Security Briefing: Common Internet and Email Scams

user typing on laptop

Recently, the Better Business Bureau of Greater Houston and South Texas published a list of the top scams of 2017, with some additional information on how to best avoid becoming a victim. In the interest of providing the best possible protection for our customers, we have boiled down some of the information here. Please review and discuss with your employees and coworkers. Knowledge and preparedness are always your first and best defense.

Common Scam Types

  1. Phishing Scams – perpetrator will request sensitive information (credit card or other banking numbers, sensitive contact information, personal information on you or a coworker) or attempt to record a generic acknowledgement from you (by getting you to say “OK” or “yes” or requesting a code or signature) that can then be applied to another process and used to defraud you or the company.
  2. Online Purchase Scams – perpetrator sets up either a fake website that appears to be a legitimate site (, for example) to steal credit card information or, in some cases, sets up a new site which never delivers (probably non-existent) purchased items.
  3. Employment Scams – perpetrator promises (via phone call, email, or website) access to a fake job opportunity in exchange for payment.
  4. Tax, Debt, or Penalty Collection Scams – perpetrator claims to represent an agency to which the victim owes money. This can be a local municipality, state for federal tax authority, or a public utility. Victims are told they must pay, typically by prepaid debit card or wire transfer, or face some sort of negative consequence.
  5. Tech Support Scams – perpetrator tricks and end-user on the Internet (or recipient of an infected email) into calling for technical support after they encounter a pop-up warning from either an infected website or an infection on their own computer from a malware email attachment. Victim is usually told that a credit card is needed for payment, as well as remote access for the “assistance”. Typically results in both excessive charges on credit card as well as identity theft resulting from personal information stolen during remote access connection.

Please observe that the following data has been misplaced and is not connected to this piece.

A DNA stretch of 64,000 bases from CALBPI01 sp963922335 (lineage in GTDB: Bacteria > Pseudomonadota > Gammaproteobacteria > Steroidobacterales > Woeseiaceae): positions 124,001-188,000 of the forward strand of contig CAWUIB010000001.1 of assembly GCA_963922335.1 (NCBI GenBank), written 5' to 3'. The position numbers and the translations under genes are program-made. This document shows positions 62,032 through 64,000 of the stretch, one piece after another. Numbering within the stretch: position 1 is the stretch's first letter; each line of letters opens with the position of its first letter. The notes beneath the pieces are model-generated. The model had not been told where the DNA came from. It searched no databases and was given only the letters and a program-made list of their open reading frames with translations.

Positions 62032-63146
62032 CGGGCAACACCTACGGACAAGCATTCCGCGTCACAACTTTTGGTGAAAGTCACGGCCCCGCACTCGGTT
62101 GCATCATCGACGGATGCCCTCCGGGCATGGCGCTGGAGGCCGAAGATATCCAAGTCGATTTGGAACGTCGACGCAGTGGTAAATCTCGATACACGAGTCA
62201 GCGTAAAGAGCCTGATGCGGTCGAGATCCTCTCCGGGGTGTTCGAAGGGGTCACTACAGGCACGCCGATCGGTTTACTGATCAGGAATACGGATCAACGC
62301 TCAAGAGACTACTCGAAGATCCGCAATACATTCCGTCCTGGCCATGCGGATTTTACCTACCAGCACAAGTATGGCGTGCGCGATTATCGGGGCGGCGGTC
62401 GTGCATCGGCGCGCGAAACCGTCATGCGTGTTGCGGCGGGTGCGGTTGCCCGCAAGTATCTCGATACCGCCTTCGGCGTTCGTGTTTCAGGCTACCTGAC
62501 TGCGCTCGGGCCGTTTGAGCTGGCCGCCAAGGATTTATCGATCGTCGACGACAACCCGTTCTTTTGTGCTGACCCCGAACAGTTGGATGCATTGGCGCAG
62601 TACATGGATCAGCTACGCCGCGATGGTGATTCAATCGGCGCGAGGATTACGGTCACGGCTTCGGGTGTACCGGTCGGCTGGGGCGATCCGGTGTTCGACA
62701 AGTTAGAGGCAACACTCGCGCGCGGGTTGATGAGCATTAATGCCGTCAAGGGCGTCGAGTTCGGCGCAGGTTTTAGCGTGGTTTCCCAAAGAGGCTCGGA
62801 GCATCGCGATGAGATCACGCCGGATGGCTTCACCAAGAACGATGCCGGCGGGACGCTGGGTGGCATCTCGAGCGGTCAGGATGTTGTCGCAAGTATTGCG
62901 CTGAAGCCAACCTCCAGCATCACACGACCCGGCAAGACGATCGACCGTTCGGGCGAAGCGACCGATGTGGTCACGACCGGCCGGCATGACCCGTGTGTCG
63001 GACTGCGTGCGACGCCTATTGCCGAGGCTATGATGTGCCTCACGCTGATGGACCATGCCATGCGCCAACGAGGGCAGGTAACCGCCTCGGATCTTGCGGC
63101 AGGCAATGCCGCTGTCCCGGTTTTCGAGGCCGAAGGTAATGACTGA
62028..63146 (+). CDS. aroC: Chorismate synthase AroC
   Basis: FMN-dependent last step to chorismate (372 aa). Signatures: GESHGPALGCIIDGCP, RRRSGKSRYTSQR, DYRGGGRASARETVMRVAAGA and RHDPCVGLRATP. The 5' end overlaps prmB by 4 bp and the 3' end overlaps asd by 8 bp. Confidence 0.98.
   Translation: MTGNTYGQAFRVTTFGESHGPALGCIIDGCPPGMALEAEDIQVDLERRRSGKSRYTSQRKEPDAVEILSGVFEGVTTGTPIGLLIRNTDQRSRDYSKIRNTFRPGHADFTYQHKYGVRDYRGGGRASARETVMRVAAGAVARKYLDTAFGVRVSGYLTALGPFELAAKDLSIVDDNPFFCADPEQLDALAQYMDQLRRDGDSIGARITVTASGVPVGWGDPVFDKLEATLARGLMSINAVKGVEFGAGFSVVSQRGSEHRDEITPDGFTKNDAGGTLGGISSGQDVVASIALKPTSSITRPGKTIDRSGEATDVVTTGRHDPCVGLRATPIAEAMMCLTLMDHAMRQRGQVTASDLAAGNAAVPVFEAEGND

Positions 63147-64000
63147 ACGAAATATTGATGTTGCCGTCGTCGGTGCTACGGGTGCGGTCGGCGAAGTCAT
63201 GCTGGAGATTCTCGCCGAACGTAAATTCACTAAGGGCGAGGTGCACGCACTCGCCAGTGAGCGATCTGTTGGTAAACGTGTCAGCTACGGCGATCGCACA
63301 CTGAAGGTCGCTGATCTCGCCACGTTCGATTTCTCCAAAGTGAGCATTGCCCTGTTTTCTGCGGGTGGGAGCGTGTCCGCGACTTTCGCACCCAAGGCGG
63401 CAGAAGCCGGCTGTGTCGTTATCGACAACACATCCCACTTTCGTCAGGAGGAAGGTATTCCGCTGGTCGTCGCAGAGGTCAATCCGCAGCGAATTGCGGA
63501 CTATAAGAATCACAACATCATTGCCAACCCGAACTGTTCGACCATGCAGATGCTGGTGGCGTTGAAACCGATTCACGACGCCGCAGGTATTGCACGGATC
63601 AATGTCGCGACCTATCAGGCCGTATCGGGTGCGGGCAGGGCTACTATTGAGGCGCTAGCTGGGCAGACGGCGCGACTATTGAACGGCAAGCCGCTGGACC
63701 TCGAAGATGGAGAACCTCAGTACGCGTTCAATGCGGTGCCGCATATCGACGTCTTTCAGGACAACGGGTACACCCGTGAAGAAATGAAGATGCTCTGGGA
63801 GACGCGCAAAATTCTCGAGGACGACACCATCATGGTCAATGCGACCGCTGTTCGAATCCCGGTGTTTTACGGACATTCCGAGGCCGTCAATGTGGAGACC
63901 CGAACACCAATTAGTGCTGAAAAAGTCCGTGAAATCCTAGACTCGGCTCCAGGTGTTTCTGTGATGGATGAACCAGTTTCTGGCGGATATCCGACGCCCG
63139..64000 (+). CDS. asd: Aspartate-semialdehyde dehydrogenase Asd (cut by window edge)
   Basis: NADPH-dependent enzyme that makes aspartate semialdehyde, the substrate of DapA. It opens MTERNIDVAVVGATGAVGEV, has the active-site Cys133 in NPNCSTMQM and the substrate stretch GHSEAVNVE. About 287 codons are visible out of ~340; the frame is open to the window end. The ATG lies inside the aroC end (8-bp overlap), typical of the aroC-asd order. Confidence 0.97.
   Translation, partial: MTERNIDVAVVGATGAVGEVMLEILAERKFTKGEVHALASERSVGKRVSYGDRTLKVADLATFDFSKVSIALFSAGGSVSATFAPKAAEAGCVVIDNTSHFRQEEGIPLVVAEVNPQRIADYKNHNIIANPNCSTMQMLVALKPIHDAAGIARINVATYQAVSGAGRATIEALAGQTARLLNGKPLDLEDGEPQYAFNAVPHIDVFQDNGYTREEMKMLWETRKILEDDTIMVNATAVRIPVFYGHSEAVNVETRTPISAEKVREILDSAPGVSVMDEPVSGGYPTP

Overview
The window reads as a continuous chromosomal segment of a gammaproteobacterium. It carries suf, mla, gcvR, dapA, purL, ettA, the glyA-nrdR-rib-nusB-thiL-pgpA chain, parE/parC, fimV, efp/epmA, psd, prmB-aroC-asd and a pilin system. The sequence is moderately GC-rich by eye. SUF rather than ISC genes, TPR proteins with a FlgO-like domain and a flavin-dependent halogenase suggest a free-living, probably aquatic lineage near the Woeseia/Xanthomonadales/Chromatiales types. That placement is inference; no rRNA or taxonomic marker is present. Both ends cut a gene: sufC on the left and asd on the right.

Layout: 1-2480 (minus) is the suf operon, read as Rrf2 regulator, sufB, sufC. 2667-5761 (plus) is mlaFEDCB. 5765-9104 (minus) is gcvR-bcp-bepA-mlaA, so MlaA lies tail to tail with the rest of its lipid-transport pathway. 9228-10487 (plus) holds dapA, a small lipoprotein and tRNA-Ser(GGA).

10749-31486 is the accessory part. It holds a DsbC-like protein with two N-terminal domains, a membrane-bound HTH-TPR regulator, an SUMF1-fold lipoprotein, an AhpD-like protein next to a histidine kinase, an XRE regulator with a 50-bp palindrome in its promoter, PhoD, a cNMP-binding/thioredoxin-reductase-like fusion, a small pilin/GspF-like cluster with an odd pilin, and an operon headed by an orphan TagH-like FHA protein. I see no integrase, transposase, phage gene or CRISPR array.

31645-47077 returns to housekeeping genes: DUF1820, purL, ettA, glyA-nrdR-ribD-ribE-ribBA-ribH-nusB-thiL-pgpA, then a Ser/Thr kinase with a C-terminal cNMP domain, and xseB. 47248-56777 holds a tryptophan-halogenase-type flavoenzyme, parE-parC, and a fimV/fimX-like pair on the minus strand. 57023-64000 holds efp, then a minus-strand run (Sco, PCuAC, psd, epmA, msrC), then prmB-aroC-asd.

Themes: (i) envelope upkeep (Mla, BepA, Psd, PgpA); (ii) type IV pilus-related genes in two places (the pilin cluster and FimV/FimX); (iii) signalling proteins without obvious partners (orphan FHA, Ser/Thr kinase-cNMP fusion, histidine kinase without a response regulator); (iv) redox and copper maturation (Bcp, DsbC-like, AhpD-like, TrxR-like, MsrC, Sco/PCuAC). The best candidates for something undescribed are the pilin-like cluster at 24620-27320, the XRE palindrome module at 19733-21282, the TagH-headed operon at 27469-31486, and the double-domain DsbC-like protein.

6. Fake Check or Money Order Scams – individual or company receives a check for an amount not owed (excessive or non-existent charge) and, when contacted, sender requested to be refunded the difference electronically. Check then does not clear and funds are lost.
  7. Processing or Advanced Fee Scams – perpetrator requests an advance or processing fee to grant the victim access to a loan, government grant, prize, or other reward of significant value.

It is important to note that the perpetrators of many of these scams rely on a tactic called “spoofing” in order to increase their chance of success. Spoofing is the process of falsifying the identity of the perpetrator (typically their Caller ID information, the From field of an email, or the text and graphics of a website) in order to convince the victim that they are being addressed by a legitimate business or authority figure.

In some cases, the spoofing will be flawed in some way, i.e. the sender’s name is correct but their actual email address is not (John Doe @ ) or the website address is close ( but not quite correct. In other words, it may be appear perfect at first glance.

The best method for handling sensitive information or access in all these cases is verification. If you receive a request for sensitive information, verify the request via another medium. For example, if you are contacted via email, verify with a phone call. If you are asked for sensitive information on a website, call or email your contacts at that vendor or customer to confirm – but do so manually, without using phone or email links on the site itself. Though this may take more time, it is well worth the investment in security for you and your employer.

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